It's been almost two years since my father died and I buried him in a grave at Steelmantown Cemetery, a natural burial ground in southern New Jersey. Ed Bixby keeps a supply of field stones dug up during maintenance of the cemetery for use as grave markers, but at the time of my father's death it was all the family could do to hold ourselves together through grief and the logistics of death. Getting him safely in the ground was the priority, though before leaving the cemetery we picked out a stone that would go across two graves, as my mother will one day be buried in the plot that lies next to him.
I fully intended to have the engraver pick up the stone and finish it; we even had a tentative wording picked out. But first the stone seemed awful big for the purpose, even if my mother would be memorialized too. Then family dynamics deteriorated and talk of what to say evaporated. I knew where he was buried; the rest of the family is scattered across the country and wouldn't be able to find the plot on their own. Finally I decided in a huff that if no one else was interested in the stone then why should I make an effort? As time went on family relations smoothed out and we talked about it again. I even went so far as to pick out a new stone, just for my father.
All these things, though probably pretty common in the stages of grief and reaction to death, seem petty. Yet my father's grave still has no stone, even though we are all talking to each other again. Why? And does it matter?
Mostly what drives me to worry about the stone is guilt. I feel like I should mark my father's grave. Yet I'm not sure it would matter to him. My husband's choice of words would have been "Ed Hoffner--A Pretty Good Man." He wasn't without ego but he wasn't into fuss. He was the kind of man who figured out how to make pockets on the backs of his pants by sewing on pieces of cloth, because it was the easiest way to get it done and he didn't mind how it looked.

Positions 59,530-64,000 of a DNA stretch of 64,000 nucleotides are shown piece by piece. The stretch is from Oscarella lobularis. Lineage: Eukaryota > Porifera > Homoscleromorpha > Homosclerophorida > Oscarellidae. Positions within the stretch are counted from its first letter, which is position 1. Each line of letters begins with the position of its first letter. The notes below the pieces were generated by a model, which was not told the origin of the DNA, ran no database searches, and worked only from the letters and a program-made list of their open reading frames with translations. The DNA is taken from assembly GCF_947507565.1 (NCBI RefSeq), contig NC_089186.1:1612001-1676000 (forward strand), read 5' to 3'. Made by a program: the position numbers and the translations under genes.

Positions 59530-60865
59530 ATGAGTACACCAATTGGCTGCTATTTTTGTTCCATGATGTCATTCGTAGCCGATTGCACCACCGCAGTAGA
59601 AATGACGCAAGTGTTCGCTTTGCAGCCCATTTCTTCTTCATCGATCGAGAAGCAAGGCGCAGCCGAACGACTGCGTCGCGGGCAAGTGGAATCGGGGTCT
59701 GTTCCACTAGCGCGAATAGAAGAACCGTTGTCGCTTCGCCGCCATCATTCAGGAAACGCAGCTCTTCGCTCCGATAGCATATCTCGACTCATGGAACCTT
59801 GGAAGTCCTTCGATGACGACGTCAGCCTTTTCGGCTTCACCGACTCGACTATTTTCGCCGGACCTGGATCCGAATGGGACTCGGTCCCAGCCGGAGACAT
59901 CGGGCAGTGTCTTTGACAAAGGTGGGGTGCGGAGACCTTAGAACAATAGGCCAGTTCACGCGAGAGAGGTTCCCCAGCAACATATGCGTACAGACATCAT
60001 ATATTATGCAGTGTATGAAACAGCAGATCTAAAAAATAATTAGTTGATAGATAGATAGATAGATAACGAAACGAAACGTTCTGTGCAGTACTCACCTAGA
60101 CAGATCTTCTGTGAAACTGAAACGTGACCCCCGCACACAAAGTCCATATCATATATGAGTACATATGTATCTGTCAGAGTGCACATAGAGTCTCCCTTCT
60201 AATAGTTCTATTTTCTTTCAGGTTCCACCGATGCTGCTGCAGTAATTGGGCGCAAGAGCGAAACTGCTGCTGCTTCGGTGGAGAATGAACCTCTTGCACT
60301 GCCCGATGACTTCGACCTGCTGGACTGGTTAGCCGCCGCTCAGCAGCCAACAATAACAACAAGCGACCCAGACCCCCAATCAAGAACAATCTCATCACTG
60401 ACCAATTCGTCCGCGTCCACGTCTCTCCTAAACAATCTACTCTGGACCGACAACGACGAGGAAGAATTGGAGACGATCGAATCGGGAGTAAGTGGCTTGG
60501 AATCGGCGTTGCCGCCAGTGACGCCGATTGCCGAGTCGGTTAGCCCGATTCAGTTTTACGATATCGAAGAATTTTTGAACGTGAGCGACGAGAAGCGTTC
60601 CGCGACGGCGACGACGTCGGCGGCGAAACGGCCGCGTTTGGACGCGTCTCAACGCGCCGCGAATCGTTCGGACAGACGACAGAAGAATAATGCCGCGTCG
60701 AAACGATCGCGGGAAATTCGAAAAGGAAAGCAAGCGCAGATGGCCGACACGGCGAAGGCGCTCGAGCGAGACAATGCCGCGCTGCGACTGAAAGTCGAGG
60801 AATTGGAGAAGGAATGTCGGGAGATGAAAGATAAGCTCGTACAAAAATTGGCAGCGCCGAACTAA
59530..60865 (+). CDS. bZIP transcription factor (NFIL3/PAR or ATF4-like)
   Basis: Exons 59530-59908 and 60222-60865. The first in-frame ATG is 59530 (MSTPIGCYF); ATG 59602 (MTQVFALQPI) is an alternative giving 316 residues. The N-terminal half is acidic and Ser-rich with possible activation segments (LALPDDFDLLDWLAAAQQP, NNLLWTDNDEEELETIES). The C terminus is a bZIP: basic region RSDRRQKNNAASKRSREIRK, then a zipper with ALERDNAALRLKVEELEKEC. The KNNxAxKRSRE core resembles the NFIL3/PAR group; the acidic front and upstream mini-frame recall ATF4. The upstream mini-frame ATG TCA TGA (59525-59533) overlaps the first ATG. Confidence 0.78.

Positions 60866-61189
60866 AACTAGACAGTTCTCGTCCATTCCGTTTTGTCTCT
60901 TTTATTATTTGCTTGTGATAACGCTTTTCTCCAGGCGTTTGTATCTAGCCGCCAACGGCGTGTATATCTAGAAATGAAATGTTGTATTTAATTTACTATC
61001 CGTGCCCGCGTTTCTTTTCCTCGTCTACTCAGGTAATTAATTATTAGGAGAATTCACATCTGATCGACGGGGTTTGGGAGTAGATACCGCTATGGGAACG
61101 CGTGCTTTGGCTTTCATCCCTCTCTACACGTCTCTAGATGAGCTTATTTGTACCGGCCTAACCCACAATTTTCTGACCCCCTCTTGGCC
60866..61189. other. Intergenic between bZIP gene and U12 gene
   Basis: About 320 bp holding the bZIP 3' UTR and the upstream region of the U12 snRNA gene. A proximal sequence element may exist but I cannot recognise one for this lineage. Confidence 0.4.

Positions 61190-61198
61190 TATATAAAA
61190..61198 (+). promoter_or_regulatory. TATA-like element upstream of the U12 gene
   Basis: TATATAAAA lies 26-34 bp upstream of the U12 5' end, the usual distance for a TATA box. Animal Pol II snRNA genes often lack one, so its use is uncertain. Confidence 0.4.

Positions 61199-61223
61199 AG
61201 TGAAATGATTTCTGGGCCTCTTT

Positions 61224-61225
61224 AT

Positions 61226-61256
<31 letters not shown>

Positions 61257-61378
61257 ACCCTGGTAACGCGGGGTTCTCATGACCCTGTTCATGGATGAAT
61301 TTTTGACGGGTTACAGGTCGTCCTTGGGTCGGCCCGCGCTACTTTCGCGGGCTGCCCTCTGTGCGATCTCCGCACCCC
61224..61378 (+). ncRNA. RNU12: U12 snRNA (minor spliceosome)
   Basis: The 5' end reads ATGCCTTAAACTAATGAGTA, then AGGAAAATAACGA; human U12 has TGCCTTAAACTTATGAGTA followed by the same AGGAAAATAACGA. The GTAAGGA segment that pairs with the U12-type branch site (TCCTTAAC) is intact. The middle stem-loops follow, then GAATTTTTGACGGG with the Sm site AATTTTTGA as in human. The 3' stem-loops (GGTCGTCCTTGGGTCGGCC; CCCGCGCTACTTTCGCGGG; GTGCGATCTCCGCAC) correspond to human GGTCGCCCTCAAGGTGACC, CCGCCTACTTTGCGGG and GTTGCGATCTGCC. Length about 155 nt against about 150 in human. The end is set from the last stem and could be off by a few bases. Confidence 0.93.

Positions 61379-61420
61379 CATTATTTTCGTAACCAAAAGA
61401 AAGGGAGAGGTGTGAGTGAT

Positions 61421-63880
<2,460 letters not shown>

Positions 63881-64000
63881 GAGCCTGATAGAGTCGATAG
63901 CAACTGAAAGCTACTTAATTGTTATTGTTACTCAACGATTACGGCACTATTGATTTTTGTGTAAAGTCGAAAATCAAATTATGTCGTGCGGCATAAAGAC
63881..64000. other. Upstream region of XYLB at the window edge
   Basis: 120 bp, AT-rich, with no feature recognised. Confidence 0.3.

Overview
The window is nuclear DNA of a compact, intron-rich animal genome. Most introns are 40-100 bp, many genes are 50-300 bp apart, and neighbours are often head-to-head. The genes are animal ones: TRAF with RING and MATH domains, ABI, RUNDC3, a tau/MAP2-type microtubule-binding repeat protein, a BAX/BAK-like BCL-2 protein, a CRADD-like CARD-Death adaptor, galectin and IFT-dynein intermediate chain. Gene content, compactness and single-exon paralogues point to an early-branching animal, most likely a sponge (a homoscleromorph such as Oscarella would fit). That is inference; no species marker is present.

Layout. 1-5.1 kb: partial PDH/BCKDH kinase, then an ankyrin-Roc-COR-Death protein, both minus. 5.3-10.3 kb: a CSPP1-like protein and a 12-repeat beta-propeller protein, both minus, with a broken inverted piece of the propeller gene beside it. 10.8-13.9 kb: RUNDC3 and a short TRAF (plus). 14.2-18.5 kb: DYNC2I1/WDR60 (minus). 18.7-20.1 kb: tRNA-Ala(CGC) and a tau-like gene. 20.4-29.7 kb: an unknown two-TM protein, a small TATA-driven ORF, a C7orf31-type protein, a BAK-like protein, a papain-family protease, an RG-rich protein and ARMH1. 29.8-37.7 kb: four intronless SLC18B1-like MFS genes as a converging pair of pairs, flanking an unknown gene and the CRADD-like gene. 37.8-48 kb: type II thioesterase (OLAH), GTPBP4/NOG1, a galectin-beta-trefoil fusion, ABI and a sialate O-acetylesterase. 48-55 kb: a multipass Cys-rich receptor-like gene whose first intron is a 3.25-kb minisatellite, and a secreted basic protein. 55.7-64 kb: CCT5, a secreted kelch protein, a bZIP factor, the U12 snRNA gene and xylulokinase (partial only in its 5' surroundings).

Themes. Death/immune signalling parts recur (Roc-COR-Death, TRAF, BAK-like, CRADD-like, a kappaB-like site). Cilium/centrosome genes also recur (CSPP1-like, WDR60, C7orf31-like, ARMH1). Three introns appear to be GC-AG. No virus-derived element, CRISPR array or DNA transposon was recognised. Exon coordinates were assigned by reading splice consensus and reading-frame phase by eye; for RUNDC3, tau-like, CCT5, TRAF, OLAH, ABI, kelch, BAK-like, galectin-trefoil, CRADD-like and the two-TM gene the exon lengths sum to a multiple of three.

Memorialization is a personal matter but it's also a collective choice. Green burial cemeteries choose to forgo polished cut stone grave markers in favor of markers that resemble what comes out of the earth, either stone or plant, and in some cases opting for group memorials instead of individual grave markers. It's important for those of us who choose green burial to understand what we're comfortable with, and then to make an appropriate memorial within the bounds of what the collective cemetery allows. After all, even conventional cemeteries have carefully laid-out rules about memorialization.
Like anything else, choosing how to memorialize someone can be fraught with uncertainty if done when death occurs. If you haven't planned ahead of time, it's okay. The earth always takes time to settle, and the person you are thinking about is not going away.
Ultimately, of course, the forest will entirely reclaim my father's grave and his remains, because that's the idea of a place like Steelmantown, a forest as a memorial. Beyond his grandchildren no one's likely to visit the grave. So whether I follow through on a stone to get rid of the final niggle of doubt, I don't know. Perhaps it will happen when my mother dies, because then, I think, it will really seem like he is gone